Not quite two years ago, I wrote an article about the lenses that I was regularly using with my Nikon Z6 mirrorless camera. Since that time, I have somewhat changed my focus. I have come to focus on two genres of photography: Sports and Travel. While my choice of lenses has changed only slightly, I am ranking them here in the order that I call upon them for my particular shooting style.

Because my camera, a Nikon Z6, uses the new Z lens mount which is larger than the traditional Nikon F-mount, my goal was to get native Z lenses. The Nikon Z cameras (Z5, Z6, Z7, and Z50) will all work with older Nikon F-mount lenses using an adapter. Until recently, I used this method successfully. However, I now use Z-mount lenses exclusively.

My Everyday and Travel Lens: the Z 24-200mm f/4-6.3

I initially rented a Z-mount 24-200mm zoom lens for a week-long trip. I was spurred toward this by a comment by Scott Kelby that you should strive to only take one lens when traveling. His point is that photographers too often lose a shot because they are fiddling in their bag for the ‘right’ lens. His recommendation, as a Canon shooter, was the 24-240mm f/4-6.3. Sony makes a similar lens, while the Nikon version is 24-200mm. Still, it covers the ranges most often used in general travel photography.

nikon 24-200
Nikon Z 24-200mm

While not quite of the build quality of my other main lenses, the 24-200mm is lighter than my other lenses, particularly my very well-built but also very heavy, 70-200mm f/2.8. While the lens speed isn’t as good as my others – f/4 at wider apertures but quickly moving to f/6.3 after only a short-range increase – the numbers are more than adequate for most travel photography.

I found that the lens performs very well for the specific use – travel. But because of some of my encounters during my travel photo walks, it occurred to me that the lens would also be a great general-purpose lens – the standard ‘walk-around’ lens. As a result, this is the lens that is mounted on my camera body by default1.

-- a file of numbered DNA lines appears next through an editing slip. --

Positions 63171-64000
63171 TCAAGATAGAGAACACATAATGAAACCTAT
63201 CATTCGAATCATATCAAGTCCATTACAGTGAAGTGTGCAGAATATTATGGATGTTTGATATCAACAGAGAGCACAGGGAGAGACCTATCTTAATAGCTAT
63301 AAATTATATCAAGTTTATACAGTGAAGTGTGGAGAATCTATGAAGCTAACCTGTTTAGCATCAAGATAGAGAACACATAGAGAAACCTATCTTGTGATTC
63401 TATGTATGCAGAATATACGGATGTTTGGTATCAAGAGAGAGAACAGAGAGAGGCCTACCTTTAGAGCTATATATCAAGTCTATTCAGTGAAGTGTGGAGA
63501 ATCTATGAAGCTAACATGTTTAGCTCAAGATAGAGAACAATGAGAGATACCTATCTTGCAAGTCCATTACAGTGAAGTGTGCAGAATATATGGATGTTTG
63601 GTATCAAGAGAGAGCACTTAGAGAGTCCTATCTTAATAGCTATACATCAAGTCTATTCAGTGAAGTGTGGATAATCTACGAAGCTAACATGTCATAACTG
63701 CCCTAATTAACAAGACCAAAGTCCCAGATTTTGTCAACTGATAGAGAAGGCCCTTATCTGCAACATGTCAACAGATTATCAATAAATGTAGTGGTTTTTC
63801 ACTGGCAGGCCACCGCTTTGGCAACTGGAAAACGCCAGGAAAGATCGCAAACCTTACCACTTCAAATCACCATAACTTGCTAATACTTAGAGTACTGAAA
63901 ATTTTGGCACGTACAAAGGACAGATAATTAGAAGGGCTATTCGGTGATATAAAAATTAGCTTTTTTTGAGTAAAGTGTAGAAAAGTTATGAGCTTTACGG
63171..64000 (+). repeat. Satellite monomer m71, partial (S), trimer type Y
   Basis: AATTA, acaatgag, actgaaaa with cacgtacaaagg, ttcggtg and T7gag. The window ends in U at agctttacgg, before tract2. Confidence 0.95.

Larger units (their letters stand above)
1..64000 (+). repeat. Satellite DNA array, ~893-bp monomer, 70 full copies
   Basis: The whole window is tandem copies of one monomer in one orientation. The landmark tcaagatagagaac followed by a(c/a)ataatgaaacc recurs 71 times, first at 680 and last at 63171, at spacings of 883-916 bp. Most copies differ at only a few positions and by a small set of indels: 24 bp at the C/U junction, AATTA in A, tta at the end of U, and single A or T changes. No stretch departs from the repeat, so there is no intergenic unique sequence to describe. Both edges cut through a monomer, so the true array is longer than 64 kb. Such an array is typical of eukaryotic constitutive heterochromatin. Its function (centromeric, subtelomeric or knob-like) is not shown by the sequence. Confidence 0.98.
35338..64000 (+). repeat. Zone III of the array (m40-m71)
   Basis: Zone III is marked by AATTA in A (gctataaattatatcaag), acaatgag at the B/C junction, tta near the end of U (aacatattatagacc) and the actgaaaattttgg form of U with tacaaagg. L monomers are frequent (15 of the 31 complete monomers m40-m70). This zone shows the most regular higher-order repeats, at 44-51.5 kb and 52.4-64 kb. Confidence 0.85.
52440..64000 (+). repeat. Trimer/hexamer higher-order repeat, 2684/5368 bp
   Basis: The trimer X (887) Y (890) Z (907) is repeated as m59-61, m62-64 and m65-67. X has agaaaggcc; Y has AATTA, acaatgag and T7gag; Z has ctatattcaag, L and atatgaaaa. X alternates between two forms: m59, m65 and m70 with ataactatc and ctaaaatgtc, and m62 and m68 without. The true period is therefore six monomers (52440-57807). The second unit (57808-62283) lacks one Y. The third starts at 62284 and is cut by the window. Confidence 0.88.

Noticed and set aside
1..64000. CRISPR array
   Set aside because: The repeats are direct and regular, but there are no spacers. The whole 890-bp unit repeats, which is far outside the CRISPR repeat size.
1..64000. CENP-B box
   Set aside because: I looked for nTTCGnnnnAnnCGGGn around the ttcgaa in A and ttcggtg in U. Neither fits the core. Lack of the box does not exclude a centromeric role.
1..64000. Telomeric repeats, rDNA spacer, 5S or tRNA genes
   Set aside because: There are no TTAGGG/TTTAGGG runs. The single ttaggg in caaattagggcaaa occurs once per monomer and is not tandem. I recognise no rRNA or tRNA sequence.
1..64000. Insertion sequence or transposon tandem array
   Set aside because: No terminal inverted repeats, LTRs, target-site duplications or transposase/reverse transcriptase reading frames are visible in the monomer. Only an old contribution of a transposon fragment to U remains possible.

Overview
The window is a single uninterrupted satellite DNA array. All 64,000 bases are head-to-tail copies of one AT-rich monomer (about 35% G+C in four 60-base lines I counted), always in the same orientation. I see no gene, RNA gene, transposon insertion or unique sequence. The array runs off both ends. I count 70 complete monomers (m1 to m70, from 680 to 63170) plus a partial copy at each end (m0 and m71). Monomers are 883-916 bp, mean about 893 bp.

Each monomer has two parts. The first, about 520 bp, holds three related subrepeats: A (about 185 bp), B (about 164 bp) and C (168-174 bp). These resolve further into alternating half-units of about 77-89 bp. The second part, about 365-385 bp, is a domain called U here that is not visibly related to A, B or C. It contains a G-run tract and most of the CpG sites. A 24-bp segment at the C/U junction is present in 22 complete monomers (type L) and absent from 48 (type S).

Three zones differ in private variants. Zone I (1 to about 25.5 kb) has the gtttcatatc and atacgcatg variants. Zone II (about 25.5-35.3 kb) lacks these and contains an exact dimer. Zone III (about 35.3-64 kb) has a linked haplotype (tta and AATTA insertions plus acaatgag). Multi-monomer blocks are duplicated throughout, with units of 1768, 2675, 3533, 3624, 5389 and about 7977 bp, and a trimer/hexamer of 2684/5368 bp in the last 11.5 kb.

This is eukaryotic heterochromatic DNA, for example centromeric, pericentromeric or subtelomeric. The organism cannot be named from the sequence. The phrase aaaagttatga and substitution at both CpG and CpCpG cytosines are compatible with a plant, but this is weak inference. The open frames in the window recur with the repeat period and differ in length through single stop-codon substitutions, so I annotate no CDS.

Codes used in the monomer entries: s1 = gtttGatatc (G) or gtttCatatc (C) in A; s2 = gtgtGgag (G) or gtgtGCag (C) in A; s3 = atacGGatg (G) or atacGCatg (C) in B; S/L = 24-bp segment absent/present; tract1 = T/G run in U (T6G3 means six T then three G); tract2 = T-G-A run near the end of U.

I was fortunate to be able to purchase the lens that I had rented at a sizable discount. I was happy with that option because I already knew that the lens, despite a couple of cosmetic blemishes on the surface, performed as expected.

The Basic Sports Lens – the Z 70-200mm f/2.8

For sports, I needed to look at lenses which were ‘faster’, i.e. had the ability to gather more light on their own. For travel shots, it is usually possible to use some type of flash to supplement the light if necessary. However, with sports photography, that’s rarely an option.

The 70-200mm lens is the darling of most sports photographers, except perhaps those who shoot football and need a longer ‘reach’. For some time, I had an F-mount 70-200mm f/4 and it performed adequately using the adapter for my Z6. However, while I don’t normally photograph college or professional sports, I take a lot of pictures of my grandson’s sports activities. 

Nikon Z 70-200mm f/2.8